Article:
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Officials in South Gate Quarrel Over Measures


In a boisterous escalation of political fighting in South Gate, the City Council enacted measures Thursday that infuriated police, upset the city clerk and prompted some citizens to jeer, boo and heckle.

After two walked out in protest, the remaining three council members voted to reinforce state rules that forbid public employees from political campaigning while on the job and to ask the city's electorate to dramatically reduce the salary of the city clerk.

Adding to the ruckus, Mayor Raul Moriel, Vice Mayor Xochilt Ruvalcaba and Councilwoman Maria Benavides, the majority in attendance, were served with recall petitions at the meeting by leaders of the city's two police unions.

The unions and other are upset over what they describe as the city's "sham" selection process of the next deputy police chief, who they believe will be a political ally of the council majority.

Two council members, Hector De La Torre and Henry C. Gonzalez, refused to stay at the hastily called special meeting. Before walking out, De La Torre declared that there was nothing of urgency on the agenda that couldn't wait until Monday's regular meeting. He said he believed the session violated the state Brown Act's rules on open public meetings because he did not receive official paperwork on time.

Replicating state laws, the remaining three council members approved ordinances preventing city employees, including police, from campaigning for elections on city time or while in uniform.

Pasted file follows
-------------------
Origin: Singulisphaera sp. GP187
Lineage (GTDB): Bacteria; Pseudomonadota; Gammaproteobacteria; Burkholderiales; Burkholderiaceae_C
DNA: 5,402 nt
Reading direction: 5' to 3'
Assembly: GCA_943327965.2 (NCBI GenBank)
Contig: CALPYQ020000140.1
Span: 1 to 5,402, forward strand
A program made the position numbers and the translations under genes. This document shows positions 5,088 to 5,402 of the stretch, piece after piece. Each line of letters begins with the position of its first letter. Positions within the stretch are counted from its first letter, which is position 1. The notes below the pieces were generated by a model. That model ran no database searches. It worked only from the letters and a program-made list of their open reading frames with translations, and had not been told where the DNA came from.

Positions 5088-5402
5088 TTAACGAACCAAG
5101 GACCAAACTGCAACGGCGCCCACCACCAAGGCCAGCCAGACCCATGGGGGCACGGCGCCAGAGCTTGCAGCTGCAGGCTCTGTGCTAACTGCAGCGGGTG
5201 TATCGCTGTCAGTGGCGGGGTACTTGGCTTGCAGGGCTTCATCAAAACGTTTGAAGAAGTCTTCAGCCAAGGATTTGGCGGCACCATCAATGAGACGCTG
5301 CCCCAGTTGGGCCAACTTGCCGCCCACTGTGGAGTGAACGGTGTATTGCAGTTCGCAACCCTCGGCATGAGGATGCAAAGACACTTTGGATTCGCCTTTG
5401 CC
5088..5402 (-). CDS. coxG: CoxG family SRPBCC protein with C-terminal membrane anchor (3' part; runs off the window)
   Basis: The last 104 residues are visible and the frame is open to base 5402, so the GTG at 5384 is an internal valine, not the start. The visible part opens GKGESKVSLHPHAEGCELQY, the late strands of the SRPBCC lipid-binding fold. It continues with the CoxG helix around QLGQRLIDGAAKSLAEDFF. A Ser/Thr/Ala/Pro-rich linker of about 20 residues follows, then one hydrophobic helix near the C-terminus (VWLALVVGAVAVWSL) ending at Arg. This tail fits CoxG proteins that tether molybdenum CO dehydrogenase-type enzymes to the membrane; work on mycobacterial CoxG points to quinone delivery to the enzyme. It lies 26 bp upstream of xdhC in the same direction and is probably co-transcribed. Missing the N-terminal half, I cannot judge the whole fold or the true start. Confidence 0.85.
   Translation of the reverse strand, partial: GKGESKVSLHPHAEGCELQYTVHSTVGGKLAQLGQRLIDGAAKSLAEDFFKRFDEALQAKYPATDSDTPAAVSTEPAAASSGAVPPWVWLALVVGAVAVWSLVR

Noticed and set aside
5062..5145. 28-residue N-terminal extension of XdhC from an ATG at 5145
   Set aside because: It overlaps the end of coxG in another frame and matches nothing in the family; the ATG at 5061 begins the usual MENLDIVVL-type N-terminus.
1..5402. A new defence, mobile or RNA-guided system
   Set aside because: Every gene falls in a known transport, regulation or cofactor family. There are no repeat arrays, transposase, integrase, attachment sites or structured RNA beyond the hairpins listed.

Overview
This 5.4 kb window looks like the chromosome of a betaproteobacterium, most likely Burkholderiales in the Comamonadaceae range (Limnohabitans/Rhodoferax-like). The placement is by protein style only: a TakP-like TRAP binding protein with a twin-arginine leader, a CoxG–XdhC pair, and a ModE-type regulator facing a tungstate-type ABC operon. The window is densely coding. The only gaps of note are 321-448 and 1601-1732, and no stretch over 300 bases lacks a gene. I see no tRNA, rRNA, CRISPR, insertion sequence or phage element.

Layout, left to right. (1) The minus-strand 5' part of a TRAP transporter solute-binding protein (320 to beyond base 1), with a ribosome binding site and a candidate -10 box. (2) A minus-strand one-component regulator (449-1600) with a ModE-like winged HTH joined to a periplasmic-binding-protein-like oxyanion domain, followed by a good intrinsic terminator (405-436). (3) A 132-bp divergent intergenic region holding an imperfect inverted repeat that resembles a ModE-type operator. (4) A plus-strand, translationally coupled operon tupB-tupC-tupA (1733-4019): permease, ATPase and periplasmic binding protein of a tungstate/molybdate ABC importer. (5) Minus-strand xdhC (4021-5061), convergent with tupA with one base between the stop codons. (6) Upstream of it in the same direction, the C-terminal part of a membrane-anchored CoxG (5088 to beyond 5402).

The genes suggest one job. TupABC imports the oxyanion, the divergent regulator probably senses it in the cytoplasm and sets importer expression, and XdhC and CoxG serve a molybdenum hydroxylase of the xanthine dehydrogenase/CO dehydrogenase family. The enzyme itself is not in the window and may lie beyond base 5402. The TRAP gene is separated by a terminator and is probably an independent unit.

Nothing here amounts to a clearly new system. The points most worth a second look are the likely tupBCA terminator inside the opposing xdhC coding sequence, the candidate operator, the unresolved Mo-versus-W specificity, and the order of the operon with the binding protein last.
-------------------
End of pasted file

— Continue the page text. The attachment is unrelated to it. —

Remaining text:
Critics said that action was meant to intimidate them and squelch their free speech as they launch the recall drive. Lt. Martin Van Lierop, a union leader, said the police are not opposed to the codes, but it is useless to repeat them.

Moriel said the timing is not tied to the recall drive but "has been on our minds for quite some time."

The council also acted to put before the voters a measure to dramatically reduce City Clerk Carmen Avalos' salary from about $4,000 a month to $600, which is what council members and the city treasurer earn.

Avalos and her supporters said the vote was a retaliatory action because Avalos defeated the vice mayors's sister in the last election. Moriel denied that, saying that putting the pay reduction before voters is "a parity issue."

De La Torre said council actions are "fake issues" and a ploy to deflect attention from the recall effort.


Times staff writer Richard Marosi contributed to this article.

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